Archive for the 'E-commerce' Category

Amazon aStore

Wednesday, August 30th, 2006

Amazon is now offering a method to Amazon Associates allowing one to build a standalone store that one can embed or link to rather than just embedding individual Amazon items on a Web page. This concept is called Amazon aStore. It’s still in beta, but here’s the Amazon’s aStore beta demo.

For those of you unfamiliar with the Amazon Associate concept, here’s a blogger’s eye view of it.

Sunday morning Web 2.0 review

Sunday, August 20th, 2006

Yet another Web 2.0 aggregation post

-First find of the week is Seth Godin’s Web 2.0 Traffic Watch List which predictably enough, tracks traffic trends of Web 2.0 sites. Upon reviewing the list, some of the sites I’ve heard of and even use, but there’s plenty more that I had no idea existed. I’m sure this list will keep me busy for a while.

-Second, is Crowdstorm, which bills itself as a social shopping site - much like Amazon’s user recommendations and ratings. It’s in beta and I received an invite to join. The two hurdles that Crowdstorm needs to overcome is that a)obviously, it needs more users to be effective and b)it seems to be UK oriented at the moment (note the kelkoo reference) so I am not sure if it’s intended for a US audience. The Crowdstorm admins may want to tag their site with “The best UK social shopping” or whatever they prefer.

One other item of note, I like the crowdstorm site design - they could actually go a little wider on the body of site. Perhaps make the thumbnails a little larger and the text bigger - although I’m wondering if they are trying to allow for mobile device viewing. And for the cool factor, their markup is XHTML Strict - even using PNGs for the images.

[tags]Web 2.0, Web 2.0 traffic, alexadex, crowdstorm[/tags]

Froogle failure to find fortuitous fortune

Saturday, August 12th, 2006

I orginally wrote this as a comment on a TechCrunch post, but realized that there were a few more things I wanted to riff about.

If you didn’t realize it, Google removed the Froogle link from their front page and replaced it with Google Video. While some people are making a big deal of it, I really think this move is related to the YouTube phenomenon and also the fact that most product searches start at the search engine and not necessarily at a supposed shopping search engine.

Three points to consider:

1)Froogle listings are still showing up at the top of SERPS. Panasonic Video Camera, Scandinavian Office Chair, and half carat diamond ring. (I have expensive tastes.) I don’t know if this matters, but I was logged into Google when I saw these results.

2)If you’re a retailer and you are listed in Froogle, then you will see referrers from Froogle, as long as your price point is a)reasonable and b)reasonably low. In my experience, despite the Froogle listings, I still have seen many, many more referrers from Google’s natural search than Froogle. As any online retailer knows, competing on price point alone is an [expletive deleted].

3)Natural search still rules product referrers. Wasn’t Battelle who said that 60% of all e-commerce transactions start at the search engine?

Over the past year and half or so, I’ve thought that Google was going to push retailers and such from natural search to paid Froogle inclusion or Google Base or Google AdWords, now with Froogle getting off of the front page links, I’m wondering if this isn’t Google tacitly acknowledging that there’s much more e-commerce traffic in natural search. And if there’s traffic in natural search then shouldn’t Google’s corporate push be towards Google AdWords and Google Base, not to mention Google Checkout?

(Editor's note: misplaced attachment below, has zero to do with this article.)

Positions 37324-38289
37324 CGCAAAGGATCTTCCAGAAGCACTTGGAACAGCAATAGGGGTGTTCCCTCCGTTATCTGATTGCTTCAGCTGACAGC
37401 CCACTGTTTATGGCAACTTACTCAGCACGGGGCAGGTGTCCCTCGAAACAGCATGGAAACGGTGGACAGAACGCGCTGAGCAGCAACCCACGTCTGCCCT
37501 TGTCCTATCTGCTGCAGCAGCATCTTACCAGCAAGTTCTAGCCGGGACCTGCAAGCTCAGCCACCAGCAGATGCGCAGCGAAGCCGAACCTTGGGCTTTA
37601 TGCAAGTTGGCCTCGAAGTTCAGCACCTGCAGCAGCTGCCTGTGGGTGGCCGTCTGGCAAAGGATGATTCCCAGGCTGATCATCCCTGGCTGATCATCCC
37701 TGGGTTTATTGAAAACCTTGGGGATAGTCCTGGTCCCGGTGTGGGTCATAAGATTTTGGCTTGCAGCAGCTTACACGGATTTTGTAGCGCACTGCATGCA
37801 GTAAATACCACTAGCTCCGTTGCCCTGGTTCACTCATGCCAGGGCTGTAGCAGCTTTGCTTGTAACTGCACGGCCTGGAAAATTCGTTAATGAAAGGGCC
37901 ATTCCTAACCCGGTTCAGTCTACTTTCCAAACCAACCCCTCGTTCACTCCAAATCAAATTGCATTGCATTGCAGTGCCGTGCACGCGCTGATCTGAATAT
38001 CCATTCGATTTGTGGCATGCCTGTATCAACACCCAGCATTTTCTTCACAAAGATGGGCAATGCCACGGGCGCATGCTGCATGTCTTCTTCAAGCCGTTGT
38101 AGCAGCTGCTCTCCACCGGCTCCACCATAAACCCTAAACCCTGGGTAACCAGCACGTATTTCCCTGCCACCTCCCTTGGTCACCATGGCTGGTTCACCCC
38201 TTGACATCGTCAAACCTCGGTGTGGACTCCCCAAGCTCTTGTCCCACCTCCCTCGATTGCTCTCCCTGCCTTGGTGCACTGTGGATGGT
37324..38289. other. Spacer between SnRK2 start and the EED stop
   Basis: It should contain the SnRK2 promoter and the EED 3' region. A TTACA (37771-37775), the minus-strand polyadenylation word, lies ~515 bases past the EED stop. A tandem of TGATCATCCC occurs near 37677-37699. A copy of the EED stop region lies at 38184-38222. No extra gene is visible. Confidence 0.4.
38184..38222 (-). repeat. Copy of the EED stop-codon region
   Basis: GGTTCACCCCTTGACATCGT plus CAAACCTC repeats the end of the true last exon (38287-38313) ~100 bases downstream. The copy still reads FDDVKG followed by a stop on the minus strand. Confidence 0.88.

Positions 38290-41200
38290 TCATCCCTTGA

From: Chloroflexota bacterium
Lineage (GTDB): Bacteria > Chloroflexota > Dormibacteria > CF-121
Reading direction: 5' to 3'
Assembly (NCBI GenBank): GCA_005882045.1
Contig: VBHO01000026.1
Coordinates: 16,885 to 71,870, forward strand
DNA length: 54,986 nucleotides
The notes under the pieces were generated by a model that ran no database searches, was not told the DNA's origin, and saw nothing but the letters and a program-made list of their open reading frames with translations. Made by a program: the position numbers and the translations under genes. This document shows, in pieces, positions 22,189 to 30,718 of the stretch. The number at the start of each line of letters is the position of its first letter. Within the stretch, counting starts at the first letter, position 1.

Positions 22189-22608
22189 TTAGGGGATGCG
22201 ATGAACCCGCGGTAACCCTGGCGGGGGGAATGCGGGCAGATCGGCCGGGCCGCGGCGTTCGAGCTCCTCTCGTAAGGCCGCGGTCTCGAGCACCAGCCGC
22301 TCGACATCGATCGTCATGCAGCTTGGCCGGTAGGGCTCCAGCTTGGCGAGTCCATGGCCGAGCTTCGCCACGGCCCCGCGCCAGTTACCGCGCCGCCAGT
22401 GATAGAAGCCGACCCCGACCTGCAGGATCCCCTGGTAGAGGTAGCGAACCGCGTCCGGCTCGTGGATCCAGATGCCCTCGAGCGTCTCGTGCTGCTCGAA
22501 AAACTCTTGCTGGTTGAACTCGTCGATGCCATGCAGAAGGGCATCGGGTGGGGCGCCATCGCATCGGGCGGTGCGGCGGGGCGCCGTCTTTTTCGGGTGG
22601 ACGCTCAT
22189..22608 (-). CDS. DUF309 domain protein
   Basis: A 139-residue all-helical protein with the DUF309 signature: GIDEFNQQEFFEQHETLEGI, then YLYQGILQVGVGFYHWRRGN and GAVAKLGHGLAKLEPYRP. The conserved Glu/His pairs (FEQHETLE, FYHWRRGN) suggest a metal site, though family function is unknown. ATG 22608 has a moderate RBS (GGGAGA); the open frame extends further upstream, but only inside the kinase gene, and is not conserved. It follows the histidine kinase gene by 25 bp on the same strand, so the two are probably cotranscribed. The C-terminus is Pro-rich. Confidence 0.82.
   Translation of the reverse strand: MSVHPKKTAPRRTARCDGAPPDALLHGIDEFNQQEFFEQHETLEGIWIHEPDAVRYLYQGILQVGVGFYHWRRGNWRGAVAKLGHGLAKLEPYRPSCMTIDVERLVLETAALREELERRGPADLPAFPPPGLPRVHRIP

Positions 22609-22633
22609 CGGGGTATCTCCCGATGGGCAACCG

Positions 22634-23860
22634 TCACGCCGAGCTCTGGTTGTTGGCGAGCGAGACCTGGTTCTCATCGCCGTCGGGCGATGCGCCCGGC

Also, pertaining to Google products in trouble, is it just me or am I just not seeing result for products in Google Base in Google SERPS?

How e-commerce will be affected by IE 7

Tuesday, June 20th, 2006

Something interesting I learned today, IE 7 is going to have this capability to show whether a site has what is called a “high assurance SSL certificate”. If the site has the high assurance SSL certificate, then the address bar is green, if the certificate lookup doesn’t complete or totally fails, then the address bar changes color. Here’s a few screenshots and yes, other browsers are going to adopt similar behaviors.

This new development is going to screw those who self sign SSL certs on their Web sites. Also, you’re going to have to make sure that the registrar you use is a Certificate Authority (like these guys) who adhere to the official High Assurance Standard as yet to be determined from the CA Browser forum. (Side note: Am I missing something? Why can’t I find a CA Browser Forum Web site?)

Related: Seeking A Safer Internet

quickie ecommerce stat

Wednesday, May 3rd, 2006

A quickie ecommerce stat from Marketing Sherpa…44.9% of e-commerce sites saw a 20% increase in order levels in 2005, the rest had a lower growth rate (36.6%) or were flat (12.3%) or were down (5.9%). [Page 3 of pdf].

ecommerce update 4/24/06

Monday, April 24th, 2006

Two things about e-commerce related items.

First, I will show my bias and announce that I love, just love the design of Clean, simple design that evokes their brand.

Secondly, the New York Times had an article about a new shopping search engine cum wiki powered review site called ShopWiki. ShopWiki is in beta (good grief their crawler has been around for at least the last 6 months) and the idea is that users will posts reviews of products, it is these reviews in addition to the usual shopping comparision site features which is supposed to make this site unique.

Third, I think I may have mentioned this site before, but here’s roosster, a site that aggregates a number of RSS categories, including shopping deals announced via RSS. Roosster deals RSS feeds

ebay featuring custom RSS search feeds

Thursday, March 23rd, 2006

Via a posting on WebmasterWorld, ebay is featuring custom RSS search feeds. So, in theory, you’ll be able to track listings on ebay via RSS.